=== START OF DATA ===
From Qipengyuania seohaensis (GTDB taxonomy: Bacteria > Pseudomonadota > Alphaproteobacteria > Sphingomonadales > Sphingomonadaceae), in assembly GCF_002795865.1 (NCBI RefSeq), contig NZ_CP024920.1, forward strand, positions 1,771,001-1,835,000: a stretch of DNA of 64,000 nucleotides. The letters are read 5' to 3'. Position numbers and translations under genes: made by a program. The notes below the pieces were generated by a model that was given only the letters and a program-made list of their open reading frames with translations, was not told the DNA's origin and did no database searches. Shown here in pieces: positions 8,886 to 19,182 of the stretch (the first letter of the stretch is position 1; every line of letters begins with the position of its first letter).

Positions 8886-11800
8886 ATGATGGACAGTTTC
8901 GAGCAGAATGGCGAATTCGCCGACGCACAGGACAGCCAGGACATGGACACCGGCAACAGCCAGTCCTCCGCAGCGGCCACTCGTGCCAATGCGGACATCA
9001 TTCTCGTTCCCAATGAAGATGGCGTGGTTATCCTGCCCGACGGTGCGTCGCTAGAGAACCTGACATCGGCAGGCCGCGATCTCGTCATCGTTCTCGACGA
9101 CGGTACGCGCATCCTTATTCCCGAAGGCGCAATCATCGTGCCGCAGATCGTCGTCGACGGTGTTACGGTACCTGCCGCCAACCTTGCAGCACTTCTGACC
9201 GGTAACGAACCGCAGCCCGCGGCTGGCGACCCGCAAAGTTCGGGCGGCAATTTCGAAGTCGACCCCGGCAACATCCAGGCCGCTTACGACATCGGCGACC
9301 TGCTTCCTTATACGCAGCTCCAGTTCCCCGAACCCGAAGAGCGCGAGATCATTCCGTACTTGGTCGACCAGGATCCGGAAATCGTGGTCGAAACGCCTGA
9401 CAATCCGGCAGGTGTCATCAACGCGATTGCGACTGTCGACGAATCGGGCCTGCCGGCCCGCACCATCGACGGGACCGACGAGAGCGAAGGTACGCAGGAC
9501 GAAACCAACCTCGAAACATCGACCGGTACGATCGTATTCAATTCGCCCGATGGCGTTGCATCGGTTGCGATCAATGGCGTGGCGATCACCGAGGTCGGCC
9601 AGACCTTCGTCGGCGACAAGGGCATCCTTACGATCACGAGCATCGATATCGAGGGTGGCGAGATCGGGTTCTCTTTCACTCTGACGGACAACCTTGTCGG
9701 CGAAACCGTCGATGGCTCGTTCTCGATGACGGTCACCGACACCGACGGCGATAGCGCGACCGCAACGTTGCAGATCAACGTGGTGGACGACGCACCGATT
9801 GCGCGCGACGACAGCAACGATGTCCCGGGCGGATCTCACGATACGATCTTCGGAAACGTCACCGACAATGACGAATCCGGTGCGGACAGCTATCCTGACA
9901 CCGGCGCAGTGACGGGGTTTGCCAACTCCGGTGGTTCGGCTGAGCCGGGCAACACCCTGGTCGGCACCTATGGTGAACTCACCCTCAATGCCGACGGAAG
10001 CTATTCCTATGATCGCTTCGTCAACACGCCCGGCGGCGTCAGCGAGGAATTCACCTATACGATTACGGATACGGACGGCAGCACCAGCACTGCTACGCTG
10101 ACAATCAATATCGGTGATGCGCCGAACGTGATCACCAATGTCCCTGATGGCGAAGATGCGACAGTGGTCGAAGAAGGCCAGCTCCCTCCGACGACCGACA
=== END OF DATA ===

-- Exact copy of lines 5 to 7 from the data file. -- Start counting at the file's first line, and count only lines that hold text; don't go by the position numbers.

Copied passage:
9001 TTCTCGTTCCCAATGAAGATGGCGTGGTTATCCTGCCCGACGGTGCGTCGCTAGAGAACCTGACATCGGCAGGCCGCGATCTCGTCATCGTTCTCGACGA
9101 CGGTACGCGCATCCTTATTCCCGAAGGCGCAATCATCGTGCCGCAGATCGTCGTCGACGGTGTTACGGTACCTGCCGCCAACCTTGCAGCACTTCTGACC
9201 GGTAACGAACCGCAGCCCGCGGCTGGCGACCCGCAAAGTTCGGGCGGCAATTTCGAAGTCGACCCCGGCAACATCCAGGCCGCTTACGACATCGGCGACC